works, I saved $200 for the new valve.

Actually, I don't think it is the fuel pressure regulator. From what
I've read elsewhere, if the diaphram goes bad, I should be seeing fuel
coming through it. This is not the case. I think the idle is poor
because the IAC is completely shut and the engine is starved for air.
It runs fine when I give it some throttle.

I will keep you posted. I think I am getting close!

Regards,

Ryan B.
Michigan



On Tue, 18 Nov 2003 08:35:29 GMT, (E-Mail Removed) (Alex
Zepeda) wrote:

>On Sat, 15 Nov 2003 11:24:35 -0500, Ryan B <> wrote:
>
>>As far as the type, I think it is a regina, based on the part number
>>for the IAC. I only make this assumption because on one of the part
>>sites I was at, there is a different part number than what is on my
>>IAC, and the site said it was for Bosch systems.

>
>The first step is to make entirely sure what type of fuel injection you've
>got. If it's a Bosch setup, you'll have a cylindrical coil, and an air
>mass meter (a large cylinder in the air intake path with a big flat
>electrical connector). If it's a Regina setup, you'll have a weird
>(square I think) looking coil and a MAP. I believe that the MAP will
>either be in the passenger compartment with a vacuum hose going from the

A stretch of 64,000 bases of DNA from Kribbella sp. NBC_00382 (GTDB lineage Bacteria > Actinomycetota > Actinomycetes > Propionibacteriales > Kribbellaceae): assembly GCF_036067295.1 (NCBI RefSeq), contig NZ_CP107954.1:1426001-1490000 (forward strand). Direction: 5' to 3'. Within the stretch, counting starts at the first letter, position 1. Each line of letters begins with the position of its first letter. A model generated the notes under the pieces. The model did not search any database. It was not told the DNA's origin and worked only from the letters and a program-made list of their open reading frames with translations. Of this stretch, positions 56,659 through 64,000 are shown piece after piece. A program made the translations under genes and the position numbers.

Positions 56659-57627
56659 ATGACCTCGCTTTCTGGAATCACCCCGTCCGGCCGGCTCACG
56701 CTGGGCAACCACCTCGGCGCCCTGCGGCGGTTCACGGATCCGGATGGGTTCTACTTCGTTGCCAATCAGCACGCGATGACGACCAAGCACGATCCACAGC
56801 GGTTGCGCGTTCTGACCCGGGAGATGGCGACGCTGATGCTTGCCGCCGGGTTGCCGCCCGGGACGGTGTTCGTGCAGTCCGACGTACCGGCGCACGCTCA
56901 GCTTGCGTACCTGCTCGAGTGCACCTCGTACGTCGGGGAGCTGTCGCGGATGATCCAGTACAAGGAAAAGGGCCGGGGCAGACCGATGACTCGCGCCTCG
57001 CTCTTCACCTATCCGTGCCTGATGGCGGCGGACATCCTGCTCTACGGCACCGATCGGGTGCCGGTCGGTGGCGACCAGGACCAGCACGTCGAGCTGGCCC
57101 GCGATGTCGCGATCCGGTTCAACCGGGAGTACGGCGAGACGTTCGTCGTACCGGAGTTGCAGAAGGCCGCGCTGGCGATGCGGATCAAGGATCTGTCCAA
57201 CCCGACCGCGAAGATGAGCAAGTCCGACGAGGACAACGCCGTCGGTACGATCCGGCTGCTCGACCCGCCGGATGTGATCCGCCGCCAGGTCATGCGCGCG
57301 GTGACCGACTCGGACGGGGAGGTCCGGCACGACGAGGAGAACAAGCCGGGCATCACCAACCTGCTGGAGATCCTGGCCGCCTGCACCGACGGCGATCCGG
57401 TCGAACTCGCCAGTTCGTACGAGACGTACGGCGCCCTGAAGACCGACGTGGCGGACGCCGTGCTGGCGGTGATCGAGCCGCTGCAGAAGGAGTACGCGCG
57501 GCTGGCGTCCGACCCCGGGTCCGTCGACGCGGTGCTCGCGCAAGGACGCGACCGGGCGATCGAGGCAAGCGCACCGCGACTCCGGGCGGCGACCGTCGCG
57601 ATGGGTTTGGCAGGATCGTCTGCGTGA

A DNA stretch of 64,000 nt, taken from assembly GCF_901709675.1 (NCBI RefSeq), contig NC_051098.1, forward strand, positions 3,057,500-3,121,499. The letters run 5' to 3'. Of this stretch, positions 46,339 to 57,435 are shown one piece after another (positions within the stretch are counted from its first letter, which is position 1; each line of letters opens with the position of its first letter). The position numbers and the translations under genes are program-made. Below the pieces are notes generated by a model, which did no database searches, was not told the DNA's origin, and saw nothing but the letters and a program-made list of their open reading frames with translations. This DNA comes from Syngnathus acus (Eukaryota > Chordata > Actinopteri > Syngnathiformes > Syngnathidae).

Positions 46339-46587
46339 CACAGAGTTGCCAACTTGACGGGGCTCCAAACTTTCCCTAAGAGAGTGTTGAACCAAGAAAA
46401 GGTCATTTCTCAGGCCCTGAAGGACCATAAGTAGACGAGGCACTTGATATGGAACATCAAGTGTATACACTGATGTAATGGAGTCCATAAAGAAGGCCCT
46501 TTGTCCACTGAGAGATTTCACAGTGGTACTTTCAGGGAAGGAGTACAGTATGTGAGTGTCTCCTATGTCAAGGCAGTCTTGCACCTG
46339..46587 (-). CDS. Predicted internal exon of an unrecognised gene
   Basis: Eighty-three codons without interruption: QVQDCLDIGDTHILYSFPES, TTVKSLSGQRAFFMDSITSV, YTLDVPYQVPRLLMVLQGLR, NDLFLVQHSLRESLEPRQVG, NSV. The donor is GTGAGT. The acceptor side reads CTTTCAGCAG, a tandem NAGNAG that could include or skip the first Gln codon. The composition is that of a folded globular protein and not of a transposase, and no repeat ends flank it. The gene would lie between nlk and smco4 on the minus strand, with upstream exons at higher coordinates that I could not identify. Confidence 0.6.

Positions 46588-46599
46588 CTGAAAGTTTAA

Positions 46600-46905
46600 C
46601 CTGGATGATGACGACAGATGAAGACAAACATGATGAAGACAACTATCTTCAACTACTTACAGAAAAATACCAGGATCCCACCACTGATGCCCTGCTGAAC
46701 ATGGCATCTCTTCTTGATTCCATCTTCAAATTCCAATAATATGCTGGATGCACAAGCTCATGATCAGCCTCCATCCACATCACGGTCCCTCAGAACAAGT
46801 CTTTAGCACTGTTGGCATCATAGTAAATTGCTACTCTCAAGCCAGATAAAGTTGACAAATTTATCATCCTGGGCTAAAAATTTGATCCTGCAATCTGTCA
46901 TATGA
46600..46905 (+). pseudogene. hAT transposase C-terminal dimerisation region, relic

>air intake path, or the sensor will be in the intake ducting itself and
>will have a smaller electrical connector.
>
>>I then discovered the brickboard and read many of the postings there.
>>It was there that I realized that spraying carb cleaner into a fuel
>>injected engine may not have been wise.

>
>Yes. It sounds like you're not getting fuel at all. If it's the Regina,
>I really have no idea about the specifics.
>
>>fluid is burned off. It seems now that there is no fuel going to the
>>engine. I don't know if this is a clogged fuel line, a bad fuel pump
>>relay, or a bad ECU. All of the fuses are fine. It's a bugger
>>getting to the relays. I haven't checked them yet. How do you test
>>them?

>
>With the relays (on the Bosch FI 240s at least) you can just jump the
>appropriate fuses to bypass the fuel pump relay (or get a test relay for
>the earlier 240s). Not sure with the Regina setup. Also, once you get
>the fuel pumps running, you can check for fuel flow. On the 240s it's
>simply a matter of jumping the two fuses.. or you could just convince the
>relay to do its thing with a toothpick or something.
>
>If there's a radio suppression relay, perhaps that has gone bad?
>
>The brickboard's 700/900 FAQ's fuel injection section has a few other good
>ideas (including a clogged fuel rail or fuel pressure regulator) worth
>checking.
>
>- alex
>
>'85 244 Turbo


 
Reply With Quote
 
 
 
Reply

Thread Tools
Display Modes

Posting Rules
You may not post new threads
You may not post replies
You may not post attachments
You may not edit your posts

BB code is On
Smilies are On
[IMG] code is On
HTML code is Off
Trackbacks are On
Pingbacks are On
Refbacks are Off


Similar Threads
Thread Thread Starter Forum Replies Last Post
2001 volvo S80 T6..., To buy or not to buy????? Fred Volvo S80 4 28-02-2009 04:37 PM
740 -92 failed to start. Should I replace the IAC? B Persson Volvo 740 1 05-02-2006 01:29 AM
Bypassing the IAC in a Volvo 740 shrike@cyberspace.org Volvo 740 4 24-04-2005 12:32 AM
480 - to buy or not to buy?? Jerry Atrik Volvo 480 14 16-11-2004 06:43 PM
S80 1998/9 -- to buy or not to buy Kirth Gersen Volvo S80 0 23-07-2003 11:02 PM


All times are GMT. The time now is 01:25 PM.